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Rootbound tanks

>Will a deeper substrate help slow down/negate the tendency for very dense
>root mats?  In nature the substrate is very deep and plants seem to do
>fine for millions of years with no one uprooting them.  Would a substrate
>thicker than about 4 inches help at all?  Somewhere in the 6-8 inch range

Deeper substrates will somewhat delay the time it takes for a tank to
become rootbound.  But remember that in nature, a stand of a single species
of plant is likely to be larger than the entire footprint of your tank.  As
a stand of plants grows and crowds into another species, sooner or later,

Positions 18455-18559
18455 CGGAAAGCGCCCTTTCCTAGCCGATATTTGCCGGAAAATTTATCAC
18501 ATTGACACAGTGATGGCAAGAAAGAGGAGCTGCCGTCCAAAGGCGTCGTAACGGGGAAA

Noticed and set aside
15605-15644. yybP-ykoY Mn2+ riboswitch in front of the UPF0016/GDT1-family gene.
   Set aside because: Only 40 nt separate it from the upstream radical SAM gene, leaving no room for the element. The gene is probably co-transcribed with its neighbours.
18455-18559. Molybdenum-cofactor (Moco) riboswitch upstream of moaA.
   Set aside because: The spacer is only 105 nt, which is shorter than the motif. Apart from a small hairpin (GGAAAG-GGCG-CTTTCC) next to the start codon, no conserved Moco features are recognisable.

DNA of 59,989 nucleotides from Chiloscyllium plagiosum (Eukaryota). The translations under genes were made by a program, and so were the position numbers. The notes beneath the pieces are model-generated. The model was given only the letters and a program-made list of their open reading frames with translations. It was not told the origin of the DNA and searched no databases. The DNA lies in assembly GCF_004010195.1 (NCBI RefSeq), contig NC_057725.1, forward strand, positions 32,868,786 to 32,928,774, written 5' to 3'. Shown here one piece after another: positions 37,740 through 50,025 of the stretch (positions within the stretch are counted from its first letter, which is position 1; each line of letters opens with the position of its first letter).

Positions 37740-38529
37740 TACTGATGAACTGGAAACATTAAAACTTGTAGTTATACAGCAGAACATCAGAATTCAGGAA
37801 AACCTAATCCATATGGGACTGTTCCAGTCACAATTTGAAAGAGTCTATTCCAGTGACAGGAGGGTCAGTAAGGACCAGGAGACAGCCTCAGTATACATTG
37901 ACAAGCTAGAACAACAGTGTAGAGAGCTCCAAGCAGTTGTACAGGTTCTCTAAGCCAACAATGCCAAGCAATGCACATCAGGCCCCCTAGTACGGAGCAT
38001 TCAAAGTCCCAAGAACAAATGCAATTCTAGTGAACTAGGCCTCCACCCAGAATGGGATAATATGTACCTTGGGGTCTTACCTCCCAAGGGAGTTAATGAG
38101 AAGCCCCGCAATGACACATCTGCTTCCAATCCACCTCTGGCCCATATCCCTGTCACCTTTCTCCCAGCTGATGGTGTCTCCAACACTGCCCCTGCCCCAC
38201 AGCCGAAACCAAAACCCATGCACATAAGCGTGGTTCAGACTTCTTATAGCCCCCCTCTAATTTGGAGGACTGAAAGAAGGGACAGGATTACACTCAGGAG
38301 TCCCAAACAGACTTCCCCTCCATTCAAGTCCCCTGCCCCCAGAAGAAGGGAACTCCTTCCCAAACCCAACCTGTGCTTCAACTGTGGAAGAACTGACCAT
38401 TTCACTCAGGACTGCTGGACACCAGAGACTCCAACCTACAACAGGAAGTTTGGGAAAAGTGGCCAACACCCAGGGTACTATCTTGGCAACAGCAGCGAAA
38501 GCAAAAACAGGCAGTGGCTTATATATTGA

one species wins, and one loses and dies back.  Without our interference,
eventually, the same thing happens in the aquarium.  A single species will
dominate, and take over, crowding out other species.  It will usually be a
plant that can survive well on the particular mix of nutrients available
from the water column in spite of a totally rootbound substrate.  

Most of us prefer to maintain a "garden" tank with a number of different
species.  In order to achieve this, we must interfere, and periodically
uproot species that are taking over to make room for others.  This is
exactly what we do in the flower garden as well.

Karen Randall
Aquatic Gardeners Association